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Anheuser-Busch's Budslide is getting steeper, and Miller Brewing Co.'s Miller Lite is seeing further erosion of its status as a beer heavyweight.

Budweiser, while still the king of beers, saw shipments drop 6.5% in 1993 on the heels of a 3.1% falloff in 1992, Impact Databank reported last week.

Miller Lite's shipments sank 6.2% after a decline of 4.7% the previous year.

Impact noted without a turnaround, A-B's Bud Light will pass Miller Lite this year to become the country's No. 2 beer.

By contrast, the two major brewers' subpremium and some of their popular-price beers enjoyed an upswing, an outgrowth of the country's economic problems and growing pricing gaps between premium- and lower-price beers.

A Budweiser decline had been expected, as Advertising Age reported last month, based on the brand's problems in California attributed to the state's lagging economy, high unemployment and the widening beer-price differences.

A-B officials couldn't be reached for comment because of the holidays.

Traditional, full-calorie brews have been faltering for five years, but Budweiser didn't begin to see significant losses until three years ago. The original Coors and Miller High Life (until reinvigorated by last year's price repositioning) long ago lost their cachet.

A-B and Miller have unveiled new campaigns for their brews. Miller last week said TV spots36

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from Leo Burnett USA, Chicago, which feature combination of diverse events like sumo wrestling and diving, are helping Lite sales brighten where the product has been backed by heavy local marketing efforts. Miller said additional local promotions are coming this year.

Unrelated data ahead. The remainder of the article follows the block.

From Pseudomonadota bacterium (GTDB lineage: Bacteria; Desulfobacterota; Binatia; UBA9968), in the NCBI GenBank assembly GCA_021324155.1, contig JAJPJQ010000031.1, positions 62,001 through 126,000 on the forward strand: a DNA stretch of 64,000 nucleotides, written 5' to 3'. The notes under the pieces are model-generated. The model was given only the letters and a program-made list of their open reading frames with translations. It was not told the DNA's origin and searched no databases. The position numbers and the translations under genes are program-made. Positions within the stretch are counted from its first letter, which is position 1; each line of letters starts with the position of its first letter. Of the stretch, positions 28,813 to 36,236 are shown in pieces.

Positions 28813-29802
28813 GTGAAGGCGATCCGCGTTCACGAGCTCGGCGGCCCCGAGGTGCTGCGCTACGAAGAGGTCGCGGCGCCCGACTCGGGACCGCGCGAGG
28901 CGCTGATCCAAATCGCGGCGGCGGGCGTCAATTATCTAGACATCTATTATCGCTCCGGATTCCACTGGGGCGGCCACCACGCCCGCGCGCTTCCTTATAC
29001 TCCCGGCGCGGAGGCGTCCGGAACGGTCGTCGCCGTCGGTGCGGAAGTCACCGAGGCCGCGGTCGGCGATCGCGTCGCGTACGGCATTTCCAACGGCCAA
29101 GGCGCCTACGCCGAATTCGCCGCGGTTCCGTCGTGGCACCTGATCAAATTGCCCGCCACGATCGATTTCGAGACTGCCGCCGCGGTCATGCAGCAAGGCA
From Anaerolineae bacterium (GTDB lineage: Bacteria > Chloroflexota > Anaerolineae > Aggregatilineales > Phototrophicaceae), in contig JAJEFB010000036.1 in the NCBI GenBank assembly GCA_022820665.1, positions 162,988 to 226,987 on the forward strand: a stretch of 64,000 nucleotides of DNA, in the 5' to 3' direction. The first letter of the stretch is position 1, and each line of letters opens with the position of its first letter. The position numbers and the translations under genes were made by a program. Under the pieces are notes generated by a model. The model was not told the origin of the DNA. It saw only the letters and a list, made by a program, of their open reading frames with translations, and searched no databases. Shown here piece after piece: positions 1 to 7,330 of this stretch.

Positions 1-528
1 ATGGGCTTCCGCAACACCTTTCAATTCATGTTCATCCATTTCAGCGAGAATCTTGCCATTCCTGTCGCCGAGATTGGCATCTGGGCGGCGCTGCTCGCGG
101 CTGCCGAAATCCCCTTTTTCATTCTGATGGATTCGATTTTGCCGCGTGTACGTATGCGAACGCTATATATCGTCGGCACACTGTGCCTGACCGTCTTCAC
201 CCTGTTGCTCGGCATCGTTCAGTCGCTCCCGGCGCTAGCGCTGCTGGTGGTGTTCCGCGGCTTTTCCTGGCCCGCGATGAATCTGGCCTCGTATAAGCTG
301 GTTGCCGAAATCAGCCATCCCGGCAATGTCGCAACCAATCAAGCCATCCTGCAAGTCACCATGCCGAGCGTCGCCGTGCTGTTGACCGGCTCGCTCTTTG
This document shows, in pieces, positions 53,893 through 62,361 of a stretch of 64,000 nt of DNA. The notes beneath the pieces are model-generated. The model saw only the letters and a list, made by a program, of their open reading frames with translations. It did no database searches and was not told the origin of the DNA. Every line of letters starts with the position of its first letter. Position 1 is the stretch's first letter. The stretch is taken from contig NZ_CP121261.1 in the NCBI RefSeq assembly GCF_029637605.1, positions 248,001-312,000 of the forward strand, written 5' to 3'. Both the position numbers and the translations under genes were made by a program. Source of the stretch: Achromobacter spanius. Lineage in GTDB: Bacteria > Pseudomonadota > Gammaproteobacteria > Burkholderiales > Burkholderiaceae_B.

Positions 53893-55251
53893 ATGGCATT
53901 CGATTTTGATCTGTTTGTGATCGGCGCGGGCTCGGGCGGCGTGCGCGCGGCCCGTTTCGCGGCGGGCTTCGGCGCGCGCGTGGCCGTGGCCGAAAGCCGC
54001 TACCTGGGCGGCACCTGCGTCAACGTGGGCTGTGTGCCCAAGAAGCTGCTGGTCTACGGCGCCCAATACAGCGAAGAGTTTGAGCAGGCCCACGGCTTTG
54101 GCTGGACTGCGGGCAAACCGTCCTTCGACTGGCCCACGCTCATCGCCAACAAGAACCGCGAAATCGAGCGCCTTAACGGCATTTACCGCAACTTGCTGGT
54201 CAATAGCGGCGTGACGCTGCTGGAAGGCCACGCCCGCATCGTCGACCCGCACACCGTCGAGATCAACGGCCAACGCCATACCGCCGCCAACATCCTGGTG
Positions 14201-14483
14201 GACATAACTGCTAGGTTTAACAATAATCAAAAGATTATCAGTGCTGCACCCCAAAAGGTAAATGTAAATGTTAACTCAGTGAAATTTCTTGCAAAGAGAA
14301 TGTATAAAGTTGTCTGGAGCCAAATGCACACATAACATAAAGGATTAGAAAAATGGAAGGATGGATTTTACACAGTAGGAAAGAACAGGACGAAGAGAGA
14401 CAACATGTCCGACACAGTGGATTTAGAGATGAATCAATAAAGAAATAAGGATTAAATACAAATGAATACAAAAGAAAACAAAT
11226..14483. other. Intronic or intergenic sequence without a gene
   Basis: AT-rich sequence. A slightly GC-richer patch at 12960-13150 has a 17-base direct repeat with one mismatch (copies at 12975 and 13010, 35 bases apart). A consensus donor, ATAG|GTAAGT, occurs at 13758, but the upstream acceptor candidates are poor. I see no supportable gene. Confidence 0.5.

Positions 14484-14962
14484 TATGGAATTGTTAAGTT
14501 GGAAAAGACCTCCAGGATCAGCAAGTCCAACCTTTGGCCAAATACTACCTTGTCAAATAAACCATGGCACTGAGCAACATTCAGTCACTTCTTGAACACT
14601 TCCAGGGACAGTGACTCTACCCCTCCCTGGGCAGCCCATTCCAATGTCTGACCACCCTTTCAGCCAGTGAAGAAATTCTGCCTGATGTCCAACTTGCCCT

A-B introduced a new "Proud to be your Bud" effort from D'Arcy, Masius Benton & Bowles, St. Louis, in May and more recently began a secondary effort calling Budweiser "a classic."

Overall, A-B saw total shipments increase 0.2% to 83.8 million barrels, thanks to Bud Light's healthy 11% gain and popular-price Natural Light's 30.8% surge. In contrast, Bud Dry was off 20.8%. In the key premium segment, shipments dropped 3.2%.

Miller, whose 1.4% volume increase was the biggest of the large brewers, made its gains in the popular-price segment, mainly from Miller High Life, which had a 23.8% increase.

However, at Miller the growth didn't come at much cost to the premium portfolio. The 11.9% growth of Miller Genuine Draft and the 10% gain in Genuine Draft Light nearly offset the decline in Lite. Miller's premium portfolio declined less than 1%.

The latest numbers offered a few surprises. Among them:

Despite the growth in popular-price beers, superpremiums seem to be recovering. The Michelob brands halted several years of decline; Michelob was flat and Michelob Light grew 4.8% last year. Van Munching & Co.'s Heineken saw a 10% increase in shipments. Boston Beer Co.'s Samuel Adams in the past four years has skyrocketed, with a 370% gain.

While popular-price beers did well as a group, there were some big exceptions. Stroh Brewery Co.'s Old Milwaukee's 9.8% volume drop gave the company the worst performance of any of the major brewers, down 9.1% overall. Other beers that faltered included A-B's subpremium Busch, off 3.1% (though companion Busch Light Draft was up 18.2%); Miller's popular-price Milwaukee's Best, off 3.3% (Best Light dropped 5.6%); S&P Corp.'s Pabst Blue Ribbon, off 4.8%; and G. Heileman Brewing Co.'s Old Style, off 5.3%.

Coors Brewing Co. saw volume grow 1.1%, with Coors Light's 2.4% rise and subpremium Keystone Light's 5.3% increase overcoming the 10.3% decline of the original Coors.M


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